Individual responses to S. strep or S. aureus vary greatly;
Dr. Slimp said that in the severe case of Slimp, her body focused on fighting the infection and sacrificed the blood circulation of the limbs, resulting in death.
Her surgeon at San Bernardino County Medical Center, David Vannix.
The trauma of Slimp is caused by a spider bite or something else, which is basically a meaningless question, but still a question discussed by doctors and major entomologists. Dr.
Gary Wasserman, a toxicologist at the poisoning control center at the Children's Charity Hospital in Kansas City, Missouri.
Send a sample of Slimp-infected tissue to the University of Arkansas, which is developing a screening process to identify Brown hermit spider bites.
The result is consistent with the venom of a brown respider spider.
But he said the test was not 100% accurate and did not rule out the poison from other loxeles spiders.
Wasserman said that while the violin spider was bitten as the main cause of the injury, no one knew how many spiders were bitten, "because people didn't catch the spider and there was no test to really prove it.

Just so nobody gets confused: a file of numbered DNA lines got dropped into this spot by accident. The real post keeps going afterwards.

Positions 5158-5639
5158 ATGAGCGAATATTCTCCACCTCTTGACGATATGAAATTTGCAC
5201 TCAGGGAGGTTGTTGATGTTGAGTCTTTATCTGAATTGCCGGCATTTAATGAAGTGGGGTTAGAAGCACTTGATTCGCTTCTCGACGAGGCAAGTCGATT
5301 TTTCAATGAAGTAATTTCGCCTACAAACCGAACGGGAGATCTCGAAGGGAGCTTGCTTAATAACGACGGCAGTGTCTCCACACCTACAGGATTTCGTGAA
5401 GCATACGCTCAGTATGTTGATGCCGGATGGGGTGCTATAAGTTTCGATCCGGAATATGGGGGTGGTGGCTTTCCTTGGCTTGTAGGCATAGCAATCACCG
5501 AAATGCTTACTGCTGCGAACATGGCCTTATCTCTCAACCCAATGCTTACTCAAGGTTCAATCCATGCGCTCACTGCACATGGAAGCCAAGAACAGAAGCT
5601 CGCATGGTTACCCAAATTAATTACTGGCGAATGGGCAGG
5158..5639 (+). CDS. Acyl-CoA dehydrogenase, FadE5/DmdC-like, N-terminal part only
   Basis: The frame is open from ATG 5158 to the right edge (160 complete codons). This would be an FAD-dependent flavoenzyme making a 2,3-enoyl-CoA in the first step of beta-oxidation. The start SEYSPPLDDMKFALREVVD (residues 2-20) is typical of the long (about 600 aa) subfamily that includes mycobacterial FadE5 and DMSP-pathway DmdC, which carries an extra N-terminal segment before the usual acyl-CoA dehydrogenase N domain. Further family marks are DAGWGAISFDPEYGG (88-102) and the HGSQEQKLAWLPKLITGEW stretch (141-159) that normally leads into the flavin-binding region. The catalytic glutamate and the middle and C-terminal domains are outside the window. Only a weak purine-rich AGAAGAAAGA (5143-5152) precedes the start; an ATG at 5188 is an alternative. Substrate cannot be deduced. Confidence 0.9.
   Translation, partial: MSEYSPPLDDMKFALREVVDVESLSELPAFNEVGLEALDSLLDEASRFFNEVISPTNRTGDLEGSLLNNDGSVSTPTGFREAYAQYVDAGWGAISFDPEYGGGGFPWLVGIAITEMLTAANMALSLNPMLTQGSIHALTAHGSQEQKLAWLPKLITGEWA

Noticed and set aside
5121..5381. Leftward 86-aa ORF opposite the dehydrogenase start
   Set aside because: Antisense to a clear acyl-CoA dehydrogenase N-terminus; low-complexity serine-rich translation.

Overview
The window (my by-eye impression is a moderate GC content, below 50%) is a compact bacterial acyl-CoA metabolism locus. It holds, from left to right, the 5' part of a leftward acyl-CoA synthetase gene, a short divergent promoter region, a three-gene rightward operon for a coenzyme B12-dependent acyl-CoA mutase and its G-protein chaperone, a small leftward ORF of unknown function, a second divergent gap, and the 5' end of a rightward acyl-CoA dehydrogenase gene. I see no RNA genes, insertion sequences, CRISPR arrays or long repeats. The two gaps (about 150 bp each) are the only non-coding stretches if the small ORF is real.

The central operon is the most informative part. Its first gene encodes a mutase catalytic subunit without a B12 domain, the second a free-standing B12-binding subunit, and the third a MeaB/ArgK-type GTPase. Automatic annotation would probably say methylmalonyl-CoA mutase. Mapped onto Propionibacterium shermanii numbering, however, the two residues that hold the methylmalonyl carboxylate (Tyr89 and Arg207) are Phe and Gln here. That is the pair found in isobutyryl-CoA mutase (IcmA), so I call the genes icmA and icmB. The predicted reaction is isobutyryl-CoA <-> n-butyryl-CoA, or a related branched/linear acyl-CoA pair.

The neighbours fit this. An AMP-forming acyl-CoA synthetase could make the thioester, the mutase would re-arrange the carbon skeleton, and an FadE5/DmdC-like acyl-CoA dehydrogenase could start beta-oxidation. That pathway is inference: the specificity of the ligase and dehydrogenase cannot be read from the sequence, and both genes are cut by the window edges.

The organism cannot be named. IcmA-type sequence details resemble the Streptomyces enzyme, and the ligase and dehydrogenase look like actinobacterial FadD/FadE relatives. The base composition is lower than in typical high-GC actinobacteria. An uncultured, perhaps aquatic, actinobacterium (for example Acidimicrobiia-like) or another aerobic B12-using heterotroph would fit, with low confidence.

"In his hospital, Wasserman said he might see a dozen times a year bitten so badly that he left a man on his skin who was considered a Brown hermit bite.
Wasserman said he had only heard of one other case across the country, and that the infection caused by spider bites was as serious as the infection that apparently tortured Slimp.
Sol Frome, a senior museum scientist and curator of the University of California's Riverside collection of insect teaching and research, said there were only two documented findings from the California Brown hermit.
Gaelic Van Gordon, a spider expert in Los Angeles County Health Department, minu Maden from California health services, is eligible to become an expert court witness for loxeles spiders, the two Slimp houses were searched from inside to outside.
They said they did not find evidence of loxeles spiders in cracks or cracks, such as irregular nets or other clues.
"I can assure you that there are no loxoscspider spiders involved in this incident," Madon said . ".